WW2 Military Cutlery

I know, it’s all about ordnance, weapons and cap badges. Isn’t it?

Well no, not by a long shot. Over the years I’ve been hunting for, recovering and preserving WW2 relics, I quickly came to realise that the personal items were just as important as the truly ‘military’ finds.

Personal items shed light on what life was like for the personnel when they weren’t on the front line, in the air, or on the ocean, fighting for their lives. Everything from toothpaste tubes, toothbrushes, beer bottles, shaving cream pots, marmalade jars, crockery, Marmite & Bovril jars…….they all had a story to tell about life on a base, and provide important historical information.

One of the most frequently found items is cutlery. Spoons, knifes and forks seemed to be fairly disposable back in the 1940s, or at least that’s how it seems given the volume that I’ve found. In all honesty, I am quite disappointed if I came back home from a dig and don’t  have a piece of cutlery!

Not all cutlery is marked to show it belonged to the military, but quite a lot of it is. What is interesting is the diverse methods of marking cutlery by the military to show it was for service use only. Here are plenty of examples, recovered from old airbases, military camps and even POW camps.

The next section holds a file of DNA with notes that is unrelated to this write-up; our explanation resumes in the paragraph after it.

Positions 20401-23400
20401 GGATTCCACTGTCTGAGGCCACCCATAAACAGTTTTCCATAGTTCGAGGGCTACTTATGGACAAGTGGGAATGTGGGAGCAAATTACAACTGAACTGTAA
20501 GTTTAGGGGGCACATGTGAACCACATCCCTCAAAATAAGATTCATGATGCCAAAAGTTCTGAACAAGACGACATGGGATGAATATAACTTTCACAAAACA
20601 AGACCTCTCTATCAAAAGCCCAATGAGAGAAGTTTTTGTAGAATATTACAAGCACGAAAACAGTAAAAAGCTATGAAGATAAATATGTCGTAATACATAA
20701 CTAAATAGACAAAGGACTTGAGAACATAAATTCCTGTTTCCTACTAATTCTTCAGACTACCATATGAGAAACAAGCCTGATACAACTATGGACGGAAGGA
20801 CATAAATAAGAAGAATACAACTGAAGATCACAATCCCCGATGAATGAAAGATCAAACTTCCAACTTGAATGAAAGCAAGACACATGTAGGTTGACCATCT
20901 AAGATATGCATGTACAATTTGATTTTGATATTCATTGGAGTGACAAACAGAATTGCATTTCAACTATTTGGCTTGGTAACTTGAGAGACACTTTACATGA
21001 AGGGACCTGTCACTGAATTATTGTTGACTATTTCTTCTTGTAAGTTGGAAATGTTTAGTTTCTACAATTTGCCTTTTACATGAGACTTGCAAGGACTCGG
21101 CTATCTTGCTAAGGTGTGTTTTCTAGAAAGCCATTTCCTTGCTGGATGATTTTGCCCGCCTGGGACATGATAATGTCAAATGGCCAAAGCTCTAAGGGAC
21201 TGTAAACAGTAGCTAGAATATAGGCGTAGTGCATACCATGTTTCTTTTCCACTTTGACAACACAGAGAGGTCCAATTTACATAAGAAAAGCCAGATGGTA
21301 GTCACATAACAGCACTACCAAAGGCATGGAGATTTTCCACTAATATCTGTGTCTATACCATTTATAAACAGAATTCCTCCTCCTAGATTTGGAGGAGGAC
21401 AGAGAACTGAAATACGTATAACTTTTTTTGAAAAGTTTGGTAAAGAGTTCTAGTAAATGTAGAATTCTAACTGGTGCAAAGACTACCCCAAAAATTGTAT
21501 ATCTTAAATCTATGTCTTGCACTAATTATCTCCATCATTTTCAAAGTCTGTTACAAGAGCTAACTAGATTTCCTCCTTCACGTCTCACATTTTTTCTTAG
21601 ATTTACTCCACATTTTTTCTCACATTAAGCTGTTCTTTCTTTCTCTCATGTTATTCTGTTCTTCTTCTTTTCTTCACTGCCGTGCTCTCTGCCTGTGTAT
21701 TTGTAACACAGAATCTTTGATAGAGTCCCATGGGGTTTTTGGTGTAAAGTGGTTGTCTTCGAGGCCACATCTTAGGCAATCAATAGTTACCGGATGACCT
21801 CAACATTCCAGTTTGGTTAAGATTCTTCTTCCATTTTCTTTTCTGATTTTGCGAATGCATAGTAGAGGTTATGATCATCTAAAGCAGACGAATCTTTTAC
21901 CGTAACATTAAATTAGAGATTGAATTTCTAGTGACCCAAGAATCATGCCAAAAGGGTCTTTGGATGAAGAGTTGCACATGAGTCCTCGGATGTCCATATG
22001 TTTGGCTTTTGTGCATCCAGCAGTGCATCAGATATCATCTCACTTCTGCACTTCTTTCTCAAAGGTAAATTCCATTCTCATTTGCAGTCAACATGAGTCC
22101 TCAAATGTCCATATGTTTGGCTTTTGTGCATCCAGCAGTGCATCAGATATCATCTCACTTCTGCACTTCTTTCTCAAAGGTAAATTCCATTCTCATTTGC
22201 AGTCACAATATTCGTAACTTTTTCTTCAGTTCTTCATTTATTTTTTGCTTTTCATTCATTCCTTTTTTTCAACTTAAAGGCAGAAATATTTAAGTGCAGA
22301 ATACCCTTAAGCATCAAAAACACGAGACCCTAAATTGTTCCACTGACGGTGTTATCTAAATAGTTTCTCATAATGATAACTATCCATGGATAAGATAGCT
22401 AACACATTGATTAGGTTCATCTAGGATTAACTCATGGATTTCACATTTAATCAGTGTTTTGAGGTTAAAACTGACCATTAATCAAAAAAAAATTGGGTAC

This first picture is of a case I use when doing displays at Military shows and schools. It saves me setting up time and gives me a readily portable display!

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Display case of marked cutlery, used when displaying finds
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RAF crest
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RAF crest
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I’ve only just recently identified this. As it was so worn, and given where I found it, I always assumed it was NAAFI crest or RAF crest or possibly squadron crest. I have now identified it as ‘The Royal Mail Steam Packet Company’. What the heck it was doing on an old USAAF base I’ll never know, but maybe one of the serviceman nicked it from the ship they were brought over in! (I have confirmed at least on ship, RMS Andes, was used as a troopship in WW2)
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Air Ministry, Queen’s crown. Not WW2 admittedly, but in miraculous condition considering how long it was in the ground. It serves to show the difference between the two types of crown.
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Air Ministry King’s crown
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WD arrow and 1944 date
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WD arrow and 1942 date
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NAAFI
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US mess kit spoon
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US spoon
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USAMD spoon, found at the site of an old WW2 hospital

The wide range of stamps not only shows which country the cutlery originated from, but also, in many instances, a date of manufacture.